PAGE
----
For More Information
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brookings institution. the problem of indian administration. baltimore, md: the johns hopkins press, 1928.
daniels, roger. asian america: chinese and japanese in the united states since 1850. seattle, wa: university of washington press, 1988.
davis, mary b. native america in the twentieth century: an encyclopedia. new york, ny: garland publishing, 1994.
greenberg, cheryl lynn. "or does it explode?" harlem in the great depression. new york, ny: oxford university press, 1991.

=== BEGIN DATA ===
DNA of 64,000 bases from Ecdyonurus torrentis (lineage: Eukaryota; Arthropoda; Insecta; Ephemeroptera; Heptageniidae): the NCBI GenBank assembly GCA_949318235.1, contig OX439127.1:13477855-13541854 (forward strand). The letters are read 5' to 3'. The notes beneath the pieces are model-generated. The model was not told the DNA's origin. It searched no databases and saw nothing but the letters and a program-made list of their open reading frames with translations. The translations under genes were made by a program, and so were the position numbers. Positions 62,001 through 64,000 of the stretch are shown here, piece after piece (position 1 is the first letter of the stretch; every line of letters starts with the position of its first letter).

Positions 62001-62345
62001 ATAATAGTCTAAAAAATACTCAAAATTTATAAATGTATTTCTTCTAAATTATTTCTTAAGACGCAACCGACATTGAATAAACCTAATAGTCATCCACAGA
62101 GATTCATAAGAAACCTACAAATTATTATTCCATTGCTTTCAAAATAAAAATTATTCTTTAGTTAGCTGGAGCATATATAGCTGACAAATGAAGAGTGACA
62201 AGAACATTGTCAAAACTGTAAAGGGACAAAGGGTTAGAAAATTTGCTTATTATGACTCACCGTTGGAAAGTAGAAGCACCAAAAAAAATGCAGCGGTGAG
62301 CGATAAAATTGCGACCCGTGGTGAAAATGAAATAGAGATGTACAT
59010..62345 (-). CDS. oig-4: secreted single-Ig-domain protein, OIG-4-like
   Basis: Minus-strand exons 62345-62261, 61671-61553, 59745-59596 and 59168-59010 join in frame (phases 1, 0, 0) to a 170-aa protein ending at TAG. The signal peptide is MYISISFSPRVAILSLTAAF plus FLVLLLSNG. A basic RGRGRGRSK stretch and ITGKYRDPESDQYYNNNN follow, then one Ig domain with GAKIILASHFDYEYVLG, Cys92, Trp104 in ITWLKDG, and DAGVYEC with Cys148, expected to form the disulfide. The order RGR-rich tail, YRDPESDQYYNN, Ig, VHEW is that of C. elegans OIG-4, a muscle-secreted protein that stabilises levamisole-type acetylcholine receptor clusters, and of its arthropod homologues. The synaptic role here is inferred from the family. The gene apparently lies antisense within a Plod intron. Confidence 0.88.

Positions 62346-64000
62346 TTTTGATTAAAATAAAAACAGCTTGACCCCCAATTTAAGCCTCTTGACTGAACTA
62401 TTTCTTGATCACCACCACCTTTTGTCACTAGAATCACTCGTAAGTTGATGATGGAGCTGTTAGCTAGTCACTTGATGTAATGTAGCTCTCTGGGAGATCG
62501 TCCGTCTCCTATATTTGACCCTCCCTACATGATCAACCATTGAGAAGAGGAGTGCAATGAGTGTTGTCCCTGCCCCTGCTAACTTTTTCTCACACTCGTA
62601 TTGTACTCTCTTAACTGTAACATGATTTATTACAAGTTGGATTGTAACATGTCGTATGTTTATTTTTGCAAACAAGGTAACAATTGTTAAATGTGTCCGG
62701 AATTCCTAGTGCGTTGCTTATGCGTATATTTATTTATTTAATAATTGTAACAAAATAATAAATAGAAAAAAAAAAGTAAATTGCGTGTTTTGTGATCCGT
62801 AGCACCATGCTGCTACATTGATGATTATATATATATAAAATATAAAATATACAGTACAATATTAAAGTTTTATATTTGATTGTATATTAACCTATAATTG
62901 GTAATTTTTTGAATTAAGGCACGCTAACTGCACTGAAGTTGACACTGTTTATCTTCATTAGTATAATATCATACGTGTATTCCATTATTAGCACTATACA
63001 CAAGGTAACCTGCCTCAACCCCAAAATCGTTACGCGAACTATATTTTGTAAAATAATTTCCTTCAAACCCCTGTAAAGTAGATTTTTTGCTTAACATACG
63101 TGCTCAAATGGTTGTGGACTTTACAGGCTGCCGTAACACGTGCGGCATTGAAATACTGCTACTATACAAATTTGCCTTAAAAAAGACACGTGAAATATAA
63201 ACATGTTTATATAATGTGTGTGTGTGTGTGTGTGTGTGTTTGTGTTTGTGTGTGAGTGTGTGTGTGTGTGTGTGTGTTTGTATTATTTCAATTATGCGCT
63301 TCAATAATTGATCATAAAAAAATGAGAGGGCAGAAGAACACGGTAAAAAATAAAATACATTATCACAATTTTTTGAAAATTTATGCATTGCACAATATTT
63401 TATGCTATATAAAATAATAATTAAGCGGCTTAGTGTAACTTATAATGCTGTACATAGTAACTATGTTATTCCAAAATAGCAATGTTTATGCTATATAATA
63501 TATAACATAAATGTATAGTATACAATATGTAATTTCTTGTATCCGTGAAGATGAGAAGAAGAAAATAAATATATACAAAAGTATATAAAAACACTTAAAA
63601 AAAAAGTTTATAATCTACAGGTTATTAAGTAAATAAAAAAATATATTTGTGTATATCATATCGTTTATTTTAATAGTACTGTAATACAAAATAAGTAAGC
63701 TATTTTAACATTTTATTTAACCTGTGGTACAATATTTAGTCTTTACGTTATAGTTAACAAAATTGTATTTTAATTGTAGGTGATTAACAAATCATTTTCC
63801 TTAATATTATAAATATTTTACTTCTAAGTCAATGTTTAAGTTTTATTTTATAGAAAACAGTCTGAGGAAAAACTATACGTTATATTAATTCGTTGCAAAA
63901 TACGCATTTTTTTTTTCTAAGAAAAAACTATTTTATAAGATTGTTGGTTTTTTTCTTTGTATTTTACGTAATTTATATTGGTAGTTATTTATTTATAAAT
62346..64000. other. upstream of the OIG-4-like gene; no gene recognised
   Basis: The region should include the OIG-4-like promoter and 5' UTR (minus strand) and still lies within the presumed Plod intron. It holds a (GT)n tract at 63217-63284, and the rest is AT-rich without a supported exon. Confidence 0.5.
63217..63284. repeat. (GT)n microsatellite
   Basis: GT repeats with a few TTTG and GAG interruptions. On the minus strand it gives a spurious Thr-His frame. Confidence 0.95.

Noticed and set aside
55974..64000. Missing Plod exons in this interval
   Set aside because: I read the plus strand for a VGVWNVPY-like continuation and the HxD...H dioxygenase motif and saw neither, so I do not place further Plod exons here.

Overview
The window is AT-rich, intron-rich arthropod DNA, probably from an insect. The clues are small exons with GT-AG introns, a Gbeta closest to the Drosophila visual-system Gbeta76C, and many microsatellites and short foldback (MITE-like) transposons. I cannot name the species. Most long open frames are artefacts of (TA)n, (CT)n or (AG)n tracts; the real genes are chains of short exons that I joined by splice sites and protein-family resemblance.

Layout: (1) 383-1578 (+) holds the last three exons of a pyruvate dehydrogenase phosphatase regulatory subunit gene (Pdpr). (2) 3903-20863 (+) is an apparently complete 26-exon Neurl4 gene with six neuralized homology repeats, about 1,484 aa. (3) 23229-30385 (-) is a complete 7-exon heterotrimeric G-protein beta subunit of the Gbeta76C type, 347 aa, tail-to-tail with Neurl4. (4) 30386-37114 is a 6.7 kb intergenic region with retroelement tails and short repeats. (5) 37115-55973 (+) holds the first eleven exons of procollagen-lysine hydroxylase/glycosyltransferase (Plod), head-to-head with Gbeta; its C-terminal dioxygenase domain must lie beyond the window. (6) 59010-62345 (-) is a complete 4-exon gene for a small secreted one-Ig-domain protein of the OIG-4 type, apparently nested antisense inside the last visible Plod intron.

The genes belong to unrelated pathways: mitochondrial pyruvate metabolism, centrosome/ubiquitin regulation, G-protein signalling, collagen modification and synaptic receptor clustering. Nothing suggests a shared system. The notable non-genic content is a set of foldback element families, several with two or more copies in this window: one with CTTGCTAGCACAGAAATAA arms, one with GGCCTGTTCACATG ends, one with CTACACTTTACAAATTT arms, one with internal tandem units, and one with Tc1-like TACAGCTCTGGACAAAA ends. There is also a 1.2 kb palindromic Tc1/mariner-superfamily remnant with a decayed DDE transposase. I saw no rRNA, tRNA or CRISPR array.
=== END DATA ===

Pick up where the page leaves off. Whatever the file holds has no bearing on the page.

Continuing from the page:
kelley, robin d. g., and earl lewis. to make our world anew: a history of african americans. new york, ny: oxford university press, 2000.
levinson, david, and melvin ember, eds. american immigrant cultures: builders of a nation. new york, ny: macmillan, 1997.
philp, kenneth. john collier's crusade for indian reform. tucson, az: university of arizona press, 1977.
ancestors in the americas.http://www.pbs.org/ancestorsintheamericas/ (accessed on august 14, 2002).
immigration and naturalization service (ins).http://www.ins.gov (accessed on august 14, 2002).
national congress of american indians.http://www.ncai.org (accessed on august 14, 2002).